It belongs to the George Washington’s Fredericksburg Foundation (formerly the Kenmore Association), Fredericksburg, Virginia, which received it as a gift from Mrs. Virginia Lovell Hodge. Mrs. Hodge in turn acquired the portrait around 1904 from a member of the Innes family of Kentucky. Mrs. William H. Martin, in her checklist of Jouett’s work, Catalogue of Paintings by Matthew Harris Jouett (Louisville, 1939), p. 51, lists three Washington portraits: the one at Kenmore; one then owned by Mrs. James Ross Todd (about which nothing more has been discovered but which presumably was another copy of the “Athenaeum” type); and a copy of Stuart’s earlier “Vaughan”-type portrait. This last is a well-executed painting, “but definitely not by Matthew Harris Jouett,” according to John Hill Morgan (in an undated verbal opinion recorded by the Frick Art Reference Library).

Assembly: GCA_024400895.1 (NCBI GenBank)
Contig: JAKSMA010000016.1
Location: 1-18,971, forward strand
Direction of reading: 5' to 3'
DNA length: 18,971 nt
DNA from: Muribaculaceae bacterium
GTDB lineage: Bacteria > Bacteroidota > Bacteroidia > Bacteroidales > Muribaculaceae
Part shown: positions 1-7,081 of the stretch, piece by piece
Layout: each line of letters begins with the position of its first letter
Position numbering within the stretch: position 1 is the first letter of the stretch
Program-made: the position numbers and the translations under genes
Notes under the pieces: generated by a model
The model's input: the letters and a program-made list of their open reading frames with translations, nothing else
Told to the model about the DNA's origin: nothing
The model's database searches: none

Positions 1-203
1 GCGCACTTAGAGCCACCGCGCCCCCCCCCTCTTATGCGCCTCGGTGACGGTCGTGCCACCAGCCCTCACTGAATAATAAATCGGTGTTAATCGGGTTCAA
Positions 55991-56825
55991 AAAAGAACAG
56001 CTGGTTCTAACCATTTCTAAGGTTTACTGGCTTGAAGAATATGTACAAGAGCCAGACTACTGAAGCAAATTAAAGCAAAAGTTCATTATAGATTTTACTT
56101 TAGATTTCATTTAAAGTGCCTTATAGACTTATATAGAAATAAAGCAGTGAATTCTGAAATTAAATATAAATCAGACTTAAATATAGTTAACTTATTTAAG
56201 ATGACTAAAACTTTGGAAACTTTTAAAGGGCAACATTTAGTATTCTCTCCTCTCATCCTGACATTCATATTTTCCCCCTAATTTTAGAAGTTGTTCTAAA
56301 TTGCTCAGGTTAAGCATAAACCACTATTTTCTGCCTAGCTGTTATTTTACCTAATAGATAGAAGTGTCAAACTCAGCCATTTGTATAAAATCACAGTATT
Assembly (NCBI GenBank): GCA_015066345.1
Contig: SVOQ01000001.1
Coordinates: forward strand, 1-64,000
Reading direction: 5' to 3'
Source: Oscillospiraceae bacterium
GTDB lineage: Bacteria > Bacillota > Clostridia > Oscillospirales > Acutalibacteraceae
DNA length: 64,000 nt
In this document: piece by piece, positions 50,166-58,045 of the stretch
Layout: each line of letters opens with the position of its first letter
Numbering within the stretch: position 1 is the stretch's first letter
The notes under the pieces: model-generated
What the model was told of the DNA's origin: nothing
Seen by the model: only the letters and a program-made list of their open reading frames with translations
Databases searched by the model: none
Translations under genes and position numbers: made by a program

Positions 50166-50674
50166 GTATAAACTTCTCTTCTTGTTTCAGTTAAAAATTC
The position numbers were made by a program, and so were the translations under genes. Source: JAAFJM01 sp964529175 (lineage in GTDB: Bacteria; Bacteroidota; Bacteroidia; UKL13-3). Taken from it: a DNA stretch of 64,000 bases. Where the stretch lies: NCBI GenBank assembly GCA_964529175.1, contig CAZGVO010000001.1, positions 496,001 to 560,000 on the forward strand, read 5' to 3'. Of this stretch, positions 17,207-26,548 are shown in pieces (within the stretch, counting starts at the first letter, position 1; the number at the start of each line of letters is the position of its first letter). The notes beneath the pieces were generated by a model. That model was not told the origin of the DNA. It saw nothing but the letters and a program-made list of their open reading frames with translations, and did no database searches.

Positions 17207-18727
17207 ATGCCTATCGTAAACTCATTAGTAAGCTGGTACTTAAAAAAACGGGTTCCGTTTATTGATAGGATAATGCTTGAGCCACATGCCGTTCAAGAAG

Mention should also be made of a portrait, attributed to Stuart, of Lewis Sanders, the first owner of Middlebury’s painting and of the Jouett portrait of Jefferson in the White House. It is not recorded in either Mason or Park, but a photograph is on file at the Frick Art Reference Library in New York. In 1939 it belonged to a descendant, Mrs. Rodolphe L. Agassiz of Pride’s Crossing, Massachusetts, but is at present unlocated. It is in oil on panel and measures 26 by 21 1/2 inches. In photograph the Stuart attribution seems plausible, but on the back is a sketch of an unidentified man, clearly not Sanders, that looks very much like Jouett’s work. As plausible as an attribution to Stuart seems in photograph, an attribution to Jouett is equally likely, for the Sanders portrait compares well stylistically with one of his most Stuart-like paintings, the portrait of Justice John McKinley (c. 1817–18; United States Supreme Court, Washington, D.C.). Firm reattribution of the Sanders portrait to Jouett must wait, however, until the painting itself is again available for examination.